Gifts from Sir John Betjeman in Surrey sale

When the noted cinematographer John McGlashan, died aged 86 in 2021, he left behind him a body of work spanning 60 years and encompassing major dramas, TV shows and documentaries. 

As resident cameraman on the long-running arts programme Monitor, he worked with directors such as Ken Russell, John Schlesinger and Ken Loach, and shot classics as varied as the landmark documentary The Ascent of Man (1973) and TV shows such as Porridge and Doctor Who. 

Now his family have consigned personal gifts from one of his favourite TV personalities, the late Poet Laureate Sir John Betjeman, for auction. They will appear in the January 23 book sale at John Nicholson’s of Fernhurst in Surrey.

What makes them special is their fascinating inscriptions and the light they cast on their friendship. 

The pair became friends when they worked together on some of the poet’s classic documentaries, famed for their gentle whimsy and personal approach: Metro-Land (1973); A Passion for Churches (1974); and the poet’s childhood autobiography in verse Summoned by Bells (1976). 

The strength of that friendship can be seen in the inscriptions written by Sir John in the copies of his works that he presented to the BAFTA-nominated McGlashan, never seen before and offered here for sale. 

Betjeman’s self-deprecating charm is evident in a signed and annotated cover for the audio reading of his verse collection Banana Blush. Inscribed “Oh that I had more hair!”, it follows a series of arrows to a photograph of the poet on which he has added a spiky hairdo to his bald pate. 

A copy of Collins Guide to English Parish Churches, edited by Sir John, carries an inscription dated to 1972 “on a hot July day” at Waddesdon, Bucks. 

Page 103 of the book carries a typically farcical Betjeman addition: a circular stain annotated: “Gin spilt by John Betjeman… Waddesdon 6/7/72.” The poet’s spidery handwriting was notoriously difficult to read and part of the remaining inscription is indecipherable.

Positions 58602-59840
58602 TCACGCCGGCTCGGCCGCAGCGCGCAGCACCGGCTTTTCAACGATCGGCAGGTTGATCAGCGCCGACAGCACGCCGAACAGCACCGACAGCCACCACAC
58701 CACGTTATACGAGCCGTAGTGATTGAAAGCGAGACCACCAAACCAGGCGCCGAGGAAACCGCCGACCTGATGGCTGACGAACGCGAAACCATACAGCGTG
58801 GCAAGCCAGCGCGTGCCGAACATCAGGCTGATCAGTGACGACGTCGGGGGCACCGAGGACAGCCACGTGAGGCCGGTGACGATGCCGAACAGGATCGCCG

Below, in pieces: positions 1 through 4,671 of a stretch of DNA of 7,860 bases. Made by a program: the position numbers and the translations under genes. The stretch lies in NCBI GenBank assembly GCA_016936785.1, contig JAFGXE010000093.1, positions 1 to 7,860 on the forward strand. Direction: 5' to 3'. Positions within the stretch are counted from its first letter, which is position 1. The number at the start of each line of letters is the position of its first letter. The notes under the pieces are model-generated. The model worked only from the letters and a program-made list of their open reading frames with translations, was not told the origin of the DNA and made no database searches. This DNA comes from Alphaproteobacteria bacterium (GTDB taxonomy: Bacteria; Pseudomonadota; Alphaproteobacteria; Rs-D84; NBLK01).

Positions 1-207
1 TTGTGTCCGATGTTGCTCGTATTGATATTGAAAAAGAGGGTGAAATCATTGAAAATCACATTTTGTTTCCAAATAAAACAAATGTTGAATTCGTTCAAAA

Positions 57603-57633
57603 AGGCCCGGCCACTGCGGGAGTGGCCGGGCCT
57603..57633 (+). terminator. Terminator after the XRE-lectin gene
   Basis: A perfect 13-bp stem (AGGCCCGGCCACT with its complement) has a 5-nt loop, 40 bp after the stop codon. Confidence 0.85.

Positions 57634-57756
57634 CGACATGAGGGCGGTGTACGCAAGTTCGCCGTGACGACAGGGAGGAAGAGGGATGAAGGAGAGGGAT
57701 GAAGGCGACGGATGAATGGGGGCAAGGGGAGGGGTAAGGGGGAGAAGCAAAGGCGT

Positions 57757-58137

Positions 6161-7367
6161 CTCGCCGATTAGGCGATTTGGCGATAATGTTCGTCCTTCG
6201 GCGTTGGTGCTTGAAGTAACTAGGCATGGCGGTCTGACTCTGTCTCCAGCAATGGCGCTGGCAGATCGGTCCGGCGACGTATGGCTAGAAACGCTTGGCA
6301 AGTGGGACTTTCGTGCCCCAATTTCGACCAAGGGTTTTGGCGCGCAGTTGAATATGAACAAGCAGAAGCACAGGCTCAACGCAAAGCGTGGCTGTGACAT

The men’s shared humour is further evident in an inscription on a copy of a first edition of Betjeman’s book London’s Historic Railway Stations, in which he writes: “John McGlashan Horn Captain, for good service to the Horn, John Betjeman 1972 Front Row Shoot.” Betjeman has added his City of London address for Cloth Fair and phone number. The facing inside cover carries the poet’s elaborate bookplate for Four Essays on West Country Churches. 

Another lot includes a signed and inscribed copy of Rabbit is Rich, a novel from the famous series by John Updike, who died on December 30. Updike writes: “For John McGlashan my very own cameraman with esteem and warm regards, John Updike”. 

The Betjeman lot includes various other signed and inscribed copies of the poet’s works all presented as personal gifts to McGlashan, while other items consigned from the same source include signed and inscribed works by Dame Freya Stark, Molly Keane, Sir Laurens van der Post, Jacob Bronowski, with whom he made The Ascent of Man, and Sir John Betjeman’s wife, Penelope Chetwode. 

“This cache of books with very personal tributes to John McGlashan is a treasure trove of friendships made during the making of some of the most remarkable programmes of the past 50 years and more,” said Ian Marr, Books specialist at John Nicholson’s. 

“The sums involved are not massive compared to other works of art – the Betjeman lot has a top estimate of just £500 – but in terms of the chance to acquire a significant slice of history, they are really priceless.”